Potomac River Basin Drinking Water Source Protection Partnership

Pathogens are microbes such as bacteria, viruses, and protozoa that cause disease. Pathogens may enter sources of drinking water from fecal matter in sewage treatment plant discharges, leaking septic systems, and storm water runoff from animal feedlots and other areas.

The protozoa, Cryptosporidium (“crypto”) may be found in drinking water and recreational water in every region of the U.S. and throughout the world. Crypto was identified as a contaminant of concern in all of the Source Water Assessments of the Washington, D.C., metropolitan area water suppliers. Cryptosporidium oocysts (infectious stage of the organism) are resistant to disinfection by chlorination and cause severe diarrhea in healthy individuals –and potentially life-threatening problems for people with compromised immune systems. The Partnership is investigating improvements in sampling, detection, and control of Crypto in the Potomac River basin.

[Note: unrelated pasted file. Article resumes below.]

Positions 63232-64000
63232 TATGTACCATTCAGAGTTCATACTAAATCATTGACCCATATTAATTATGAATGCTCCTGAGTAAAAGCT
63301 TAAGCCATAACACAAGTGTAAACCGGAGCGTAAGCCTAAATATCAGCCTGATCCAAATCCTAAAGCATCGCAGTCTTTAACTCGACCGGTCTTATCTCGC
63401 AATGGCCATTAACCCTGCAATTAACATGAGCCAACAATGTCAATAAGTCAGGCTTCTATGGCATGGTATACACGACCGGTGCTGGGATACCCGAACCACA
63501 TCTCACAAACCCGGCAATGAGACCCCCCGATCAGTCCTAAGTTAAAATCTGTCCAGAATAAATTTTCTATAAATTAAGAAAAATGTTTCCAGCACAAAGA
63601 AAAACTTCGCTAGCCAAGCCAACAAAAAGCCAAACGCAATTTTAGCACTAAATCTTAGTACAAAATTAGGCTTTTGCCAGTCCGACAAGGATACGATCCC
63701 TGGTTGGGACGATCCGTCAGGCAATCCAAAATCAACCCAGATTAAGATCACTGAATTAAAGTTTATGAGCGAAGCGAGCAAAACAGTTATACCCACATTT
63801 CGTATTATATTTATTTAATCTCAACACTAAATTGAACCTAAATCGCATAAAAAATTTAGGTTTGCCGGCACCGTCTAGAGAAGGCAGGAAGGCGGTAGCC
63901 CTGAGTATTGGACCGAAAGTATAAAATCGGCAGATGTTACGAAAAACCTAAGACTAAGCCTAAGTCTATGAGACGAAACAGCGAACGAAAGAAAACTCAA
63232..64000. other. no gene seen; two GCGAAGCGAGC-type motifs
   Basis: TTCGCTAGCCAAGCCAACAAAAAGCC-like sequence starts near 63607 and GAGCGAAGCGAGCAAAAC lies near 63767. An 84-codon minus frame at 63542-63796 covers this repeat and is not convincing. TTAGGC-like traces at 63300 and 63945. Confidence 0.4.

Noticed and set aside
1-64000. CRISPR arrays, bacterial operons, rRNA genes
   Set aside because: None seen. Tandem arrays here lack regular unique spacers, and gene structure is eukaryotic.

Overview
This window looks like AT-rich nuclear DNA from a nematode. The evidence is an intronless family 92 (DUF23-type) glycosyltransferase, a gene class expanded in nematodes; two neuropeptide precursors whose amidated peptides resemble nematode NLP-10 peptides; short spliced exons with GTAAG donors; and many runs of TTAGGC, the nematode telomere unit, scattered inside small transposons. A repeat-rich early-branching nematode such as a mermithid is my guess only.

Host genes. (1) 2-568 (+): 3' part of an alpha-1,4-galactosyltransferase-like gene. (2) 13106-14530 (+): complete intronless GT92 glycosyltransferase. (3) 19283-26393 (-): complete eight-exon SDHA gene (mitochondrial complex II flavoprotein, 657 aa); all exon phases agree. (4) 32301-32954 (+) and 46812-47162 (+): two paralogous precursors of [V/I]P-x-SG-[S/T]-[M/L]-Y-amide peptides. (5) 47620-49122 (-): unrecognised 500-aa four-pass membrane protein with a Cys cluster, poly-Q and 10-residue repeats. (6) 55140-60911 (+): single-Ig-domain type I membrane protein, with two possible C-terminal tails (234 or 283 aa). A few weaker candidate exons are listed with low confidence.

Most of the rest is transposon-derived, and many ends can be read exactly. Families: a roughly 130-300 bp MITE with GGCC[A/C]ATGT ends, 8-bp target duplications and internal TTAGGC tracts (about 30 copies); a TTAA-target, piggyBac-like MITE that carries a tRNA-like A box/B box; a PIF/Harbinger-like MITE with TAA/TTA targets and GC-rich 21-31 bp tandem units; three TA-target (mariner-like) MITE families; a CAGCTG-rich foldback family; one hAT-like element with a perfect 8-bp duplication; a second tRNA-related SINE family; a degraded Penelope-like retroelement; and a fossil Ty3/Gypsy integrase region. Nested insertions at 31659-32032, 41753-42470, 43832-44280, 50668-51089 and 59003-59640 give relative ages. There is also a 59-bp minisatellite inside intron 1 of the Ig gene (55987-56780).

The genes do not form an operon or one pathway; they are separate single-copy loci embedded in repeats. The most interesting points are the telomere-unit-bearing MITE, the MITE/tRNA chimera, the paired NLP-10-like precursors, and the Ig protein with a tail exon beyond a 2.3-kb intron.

Pathogen concerns are mainly handled through the Partnership’s Agricultural Issues workgroup, but are also considered in the Urban Issues workgroup.